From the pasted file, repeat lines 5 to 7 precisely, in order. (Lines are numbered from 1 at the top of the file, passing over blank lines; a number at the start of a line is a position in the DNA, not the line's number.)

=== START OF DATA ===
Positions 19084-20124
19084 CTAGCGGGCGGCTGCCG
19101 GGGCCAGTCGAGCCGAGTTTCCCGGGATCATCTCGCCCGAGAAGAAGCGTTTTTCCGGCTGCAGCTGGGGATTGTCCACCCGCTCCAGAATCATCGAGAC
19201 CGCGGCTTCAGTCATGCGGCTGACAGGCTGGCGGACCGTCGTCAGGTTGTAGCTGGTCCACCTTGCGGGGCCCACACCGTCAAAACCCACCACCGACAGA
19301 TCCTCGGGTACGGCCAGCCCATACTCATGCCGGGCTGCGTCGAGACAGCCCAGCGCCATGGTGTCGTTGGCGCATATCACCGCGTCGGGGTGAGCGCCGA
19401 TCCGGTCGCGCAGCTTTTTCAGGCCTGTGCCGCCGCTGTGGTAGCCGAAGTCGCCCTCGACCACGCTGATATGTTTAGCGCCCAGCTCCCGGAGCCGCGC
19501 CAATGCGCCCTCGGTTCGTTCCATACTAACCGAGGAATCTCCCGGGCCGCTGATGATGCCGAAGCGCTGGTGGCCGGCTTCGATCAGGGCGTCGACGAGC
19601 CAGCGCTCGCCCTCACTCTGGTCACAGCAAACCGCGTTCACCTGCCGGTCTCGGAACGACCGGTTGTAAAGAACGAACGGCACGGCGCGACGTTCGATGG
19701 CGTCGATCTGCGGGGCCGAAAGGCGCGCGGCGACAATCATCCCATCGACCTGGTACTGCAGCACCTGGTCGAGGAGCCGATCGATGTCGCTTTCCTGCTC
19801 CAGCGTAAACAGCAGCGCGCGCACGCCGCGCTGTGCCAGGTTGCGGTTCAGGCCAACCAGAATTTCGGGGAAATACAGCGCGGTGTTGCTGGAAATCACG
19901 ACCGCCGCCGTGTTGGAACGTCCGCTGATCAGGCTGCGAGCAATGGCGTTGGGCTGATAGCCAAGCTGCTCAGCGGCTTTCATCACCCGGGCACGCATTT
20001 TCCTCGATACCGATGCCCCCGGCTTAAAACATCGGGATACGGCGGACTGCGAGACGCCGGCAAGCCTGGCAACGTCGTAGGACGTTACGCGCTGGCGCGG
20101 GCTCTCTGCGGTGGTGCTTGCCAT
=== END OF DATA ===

19301 TCCTCGGGTACGGCCAGCCCATACTCATGCCGGGCTGCGTCGAGACAGCCCAGCGCCATGGTGTCGTTGGCGCATATCACCGCGTCGGGGTGAGCGCCGA
19401 TCCGGTCGCGCAGCTTTTTCAGGCCTGTGCCGCCGCTGTGGTAGCCGAAGTCGCCCTCGACCACGCTGATATGTTTAGCGCCCAGCTCCCGGAGCCGCGC
19501 CAATGCGCCCTCGGTTCGTTCCATACTAACCGAGGAATCTCCCGGGCCGCTGATGATGCCGAAGCGCTGGTGGCCGGCTTCGATCAGGGCGTCGACGAGC